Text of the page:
Here is Zip at 2 1/2 petting cows and having a milkshake for lunch, because that is what one does at the Farm Show. He was an old pro by this point.
Here is Bee at his first Farm Show, checking out the turkeys. My kids can spend a good hour just walking around looking at birds. And the incubator where the baby chicks are hatching? Forget about it. It is all we can do to keep Zip from getting lost in the crowds as he hunts down that incubator.
All this is to say that when I had the opportunity to attend a "VIP Blogger Event" hosted by PennAg Industries on Friday night, I said Heck yeah! I took my best 6-year-old and we hit the road.
I've mentioned before that Pennsylvania is a very farm-y state. We've got Philadelphia on one side and Pittsburgh on the other, but in between it is farmland my friends. Lots and lots of farmland, with a few small cities. So the Farm Show is a huge event in its 96th year that is attended by literally hundreds of thousands of people. Imagine a barn on steroids, then multiply by 100. It is a week of commercial exhibits, competitions, auctions (yes, most of the animals are auctioned), and food. Oh, the food! A lot of people go just for the food because it is that good - especially the milkshakes.
1. Most of the farm animals kids want to see are all in one place. We usually spend hours wandering through the enormous, warehouse-sized halls in the Farm Show Complex, where there are literally thousands of farm animals. That is a lot of fun but if time is an issue, PennAg has all the heavy hitters in one place: cows (beef, dairy, and veal), hens, chicks, turkeys, ducks, and piglets, not to mention some insane tractors that cost more than our house and are probably bigger than it too! The display is located in the Expo Hall, which is adjacent to the Food Court - how convenient!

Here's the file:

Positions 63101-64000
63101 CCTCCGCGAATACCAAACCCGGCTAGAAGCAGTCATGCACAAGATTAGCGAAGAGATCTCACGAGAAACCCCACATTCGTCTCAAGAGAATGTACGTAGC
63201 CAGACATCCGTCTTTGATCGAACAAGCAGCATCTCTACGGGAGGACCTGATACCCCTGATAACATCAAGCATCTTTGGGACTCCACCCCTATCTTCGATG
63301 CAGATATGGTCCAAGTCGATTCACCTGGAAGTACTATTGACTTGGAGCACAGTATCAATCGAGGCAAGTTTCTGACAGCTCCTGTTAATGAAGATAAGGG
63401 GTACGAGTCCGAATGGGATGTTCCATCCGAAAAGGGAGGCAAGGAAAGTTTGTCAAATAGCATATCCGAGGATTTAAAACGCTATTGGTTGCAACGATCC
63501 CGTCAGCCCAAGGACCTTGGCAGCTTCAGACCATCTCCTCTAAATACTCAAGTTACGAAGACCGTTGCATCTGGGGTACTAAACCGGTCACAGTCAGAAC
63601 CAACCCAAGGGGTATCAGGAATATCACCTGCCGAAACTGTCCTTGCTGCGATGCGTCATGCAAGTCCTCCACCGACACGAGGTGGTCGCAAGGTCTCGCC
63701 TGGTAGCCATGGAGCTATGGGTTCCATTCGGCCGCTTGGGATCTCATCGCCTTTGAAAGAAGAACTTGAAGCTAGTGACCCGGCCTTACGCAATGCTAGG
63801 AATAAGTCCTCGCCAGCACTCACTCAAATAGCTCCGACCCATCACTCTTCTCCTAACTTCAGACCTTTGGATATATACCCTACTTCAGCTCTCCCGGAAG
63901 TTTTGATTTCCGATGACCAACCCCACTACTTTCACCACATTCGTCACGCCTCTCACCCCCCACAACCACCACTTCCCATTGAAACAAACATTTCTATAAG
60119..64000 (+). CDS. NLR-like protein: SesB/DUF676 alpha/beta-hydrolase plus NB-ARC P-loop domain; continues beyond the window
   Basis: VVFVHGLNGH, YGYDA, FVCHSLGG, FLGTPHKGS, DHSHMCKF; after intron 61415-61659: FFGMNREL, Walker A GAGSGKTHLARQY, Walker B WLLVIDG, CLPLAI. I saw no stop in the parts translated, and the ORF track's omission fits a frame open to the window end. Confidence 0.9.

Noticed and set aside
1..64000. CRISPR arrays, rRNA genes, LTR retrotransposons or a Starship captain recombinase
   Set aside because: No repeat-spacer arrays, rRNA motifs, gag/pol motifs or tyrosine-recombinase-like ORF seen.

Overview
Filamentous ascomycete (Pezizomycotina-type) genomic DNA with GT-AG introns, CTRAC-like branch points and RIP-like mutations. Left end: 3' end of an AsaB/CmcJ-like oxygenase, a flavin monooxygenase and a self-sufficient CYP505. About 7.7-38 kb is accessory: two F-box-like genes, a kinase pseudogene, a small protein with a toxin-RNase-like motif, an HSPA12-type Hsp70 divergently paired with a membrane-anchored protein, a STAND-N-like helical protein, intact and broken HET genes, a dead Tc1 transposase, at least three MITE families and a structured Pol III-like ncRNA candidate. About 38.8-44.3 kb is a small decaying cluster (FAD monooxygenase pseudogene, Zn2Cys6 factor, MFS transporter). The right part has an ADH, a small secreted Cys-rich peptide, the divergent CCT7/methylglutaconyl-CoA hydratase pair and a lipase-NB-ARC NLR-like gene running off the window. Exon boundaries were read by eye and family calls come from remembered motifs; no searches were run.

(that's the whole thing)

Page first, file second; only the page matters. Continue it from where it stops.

A couple of last minute tips and suggestions, if your family plans to visit the Farm Show:
- Definitely go during the week if you can - the crowds are smaller and you can usually park on-site. If you are trying to get the day counted as an "Educational Absence," check out the Farm Show Detective Learning Stations.
- Use a baby carrier rather than a stroller, if possible. We've always taken a stroller and it is manageable, but it also means waiting in line for the elevators.
- When "timing" your visit keep in mind that the complex is huge. With small kids in tow, it will probably take 15 minutes or longer to get from the halls where the animals are back to the Food Court. We avoid going back and forth and time our day so that we eat when we're all done seeing the animals or we eat in the Main Hall which has fewer options than the acclaimed Food Court.
- Check out the schedule on the Farm Show website ahead of time to see what events are going on.
As mentioned above, my family was invited by PennAg Industries to tour their exhibit and enjoy a complimentary dinner. All opinions are my own. I have great respect for farmers and believe the Farm Show is a fabulous opportunity to expose kids to agriculture and learn something about where our food comes from. We'll be going back on Monday to do the full-shebang!